It was indeed an existential question for us all (I, the sociologist, wanted to explain under which circumstances I am spoken to like that and my son fails to recognize the core of the local culture, but remained silent). The doctor then asked what we heard earlier—perhaps in your language there is no L and Sh. Then, confused, I said- but I just told you we speak English (and Hebrew). When we agreed that it would be best for our child to stay another year in the kindergarten, he asked me “will you send him there”?

I said of course. He is very happy in the kindergarten. I then heard: “well, some people with migration background (we do not name the monster “migrant,” mostly because the child in question is often third generation German born) when they hear that the child will not go to school [in the year dictated by their date of birth] say that it is too hard for them to send them anywhere.” I assured him that this will not be the case and thought what kind of a threat, and an assumption, it is on our working hours?

The unintelligibility of the migrant as a total other is so severe, so pronounced, that Berlin tries time and again to save the children from this fate, and fails. This ‘deficit’ is described in terms in language as such, and never in terms of potency, of multi lingualism. Without language these families have no history, or the wrong one. In the US and in the migrant country I come from, Israel, I know many people—some of whom teach in universities—that have no one mother tongue. But that never made their parents suspect in the way it does in Berlin. Our solution was to let the professionals assess the child, intervene, and make sure that we stay powerful enough when it comes to the definition of the situation. I cannot imagine what a less recognizably “western” mother goes through when she is first approached with stigmata—she is not catholic, she does not have Goffman and the Limbo People (even if she read them, she is not heard anyway) and she perhaps does not have time to read the newspaper articles in the very same Tagesspiegel that reveal that boys can get cured of autism.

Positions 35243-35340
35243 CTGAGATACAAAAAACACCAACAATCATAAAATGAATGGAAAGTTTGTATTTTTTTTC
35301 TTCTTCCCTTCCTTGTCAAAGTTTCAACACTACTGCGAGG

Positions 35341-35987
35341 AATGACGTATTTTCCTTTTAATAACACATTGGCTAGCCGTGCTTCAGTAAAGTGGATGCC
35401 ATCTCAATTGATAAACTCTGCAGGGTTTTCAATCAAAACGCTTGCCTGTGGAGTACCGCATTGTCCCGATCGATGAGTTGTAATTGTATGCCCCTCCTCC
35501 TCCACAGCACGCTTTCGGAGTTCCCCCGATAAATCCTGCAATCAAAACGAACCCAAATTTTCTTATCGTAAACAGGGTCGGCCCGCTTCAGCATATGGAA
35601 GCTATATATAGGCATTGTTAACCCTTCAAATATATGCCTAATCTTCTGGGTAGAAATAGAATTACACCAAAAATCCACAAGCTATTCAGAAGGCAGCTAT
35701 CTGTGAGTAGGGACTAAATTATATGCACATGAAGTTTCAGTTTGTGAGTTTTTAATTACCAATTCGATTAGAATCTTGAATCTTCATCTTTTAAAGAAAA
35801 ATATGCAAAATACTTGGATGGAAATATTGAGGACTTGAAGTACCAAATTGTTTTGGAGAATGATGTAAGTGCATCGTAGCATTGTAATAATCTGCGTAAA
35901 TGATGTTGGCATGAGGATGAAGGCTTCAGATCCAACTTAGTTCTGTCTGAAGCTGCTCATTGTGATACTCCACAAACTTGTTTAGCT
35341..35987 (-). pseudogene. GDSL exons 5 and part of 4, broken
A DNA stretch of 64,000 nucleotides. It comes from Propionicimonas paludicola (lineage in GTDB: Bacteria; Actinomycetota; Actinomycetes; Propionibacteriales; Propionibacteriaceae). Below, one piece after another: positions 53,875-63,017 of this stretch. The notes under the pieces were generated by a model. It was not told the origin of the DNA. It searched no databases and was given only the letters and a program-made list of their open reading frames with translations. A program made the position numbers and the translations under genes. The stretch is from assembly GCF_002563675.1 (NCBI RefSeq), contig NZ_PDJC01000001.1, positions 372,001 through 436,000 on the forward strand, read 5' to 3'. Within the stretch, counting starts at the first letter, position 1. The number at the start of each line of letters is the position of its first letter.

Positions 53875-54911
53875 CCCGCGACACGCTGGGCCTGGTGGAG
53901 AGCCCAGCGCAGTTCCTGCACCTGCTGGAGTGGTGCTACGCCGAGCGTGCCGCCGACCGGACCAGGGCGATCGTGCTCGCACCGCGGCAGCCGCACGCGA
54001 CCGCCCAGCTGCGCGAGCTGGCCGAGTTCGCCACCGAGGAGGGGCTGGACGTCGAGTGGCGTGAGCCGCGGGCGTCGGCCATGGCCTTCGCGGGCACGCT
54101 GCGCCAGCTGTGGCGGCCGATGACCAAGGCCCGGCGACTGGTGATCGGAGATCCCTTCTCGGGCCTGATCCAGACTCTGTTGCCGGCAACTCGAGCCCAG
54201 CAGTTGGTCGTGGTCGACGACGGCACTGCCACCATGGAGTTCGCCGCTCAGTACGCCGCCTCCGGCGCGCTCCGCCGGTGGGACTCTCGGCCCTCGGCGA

• Silke

    When I told your story to a friend this morning, she shared her experience with her, now 9 years old son. Native German (we now call them “biogerman”, have you heard that expression), both parents academics. The son was found deficient in the German language when he was five years old. It was only by chance during the deficiency-focused conversation with the parents, that the doctor’s assistant spoke to the little boy in Turkish. It turned out that he understood her perfectly but did not respond in Turkish. It turns out that not even the parents knew that the boy’s favorite kindergarten teacher would speak a lot of Turkish with the kids. He was passively fluent in Turkish but found “deficient” in German. The parents refused any other “treatment” of the kid.
    It is indeed shocking to see how our education institutions in Germany are unwilling and unable to appreciate diversity. There has been quite some progress at the pre-primary level in recent years (though neither your example nor mine testifies to that), but very depressing from the primary school level. Unfortunately there is no recognition that the investment in language support “Sprachfoerderung” may be systematically malprogrammed because of this focus on deficiency.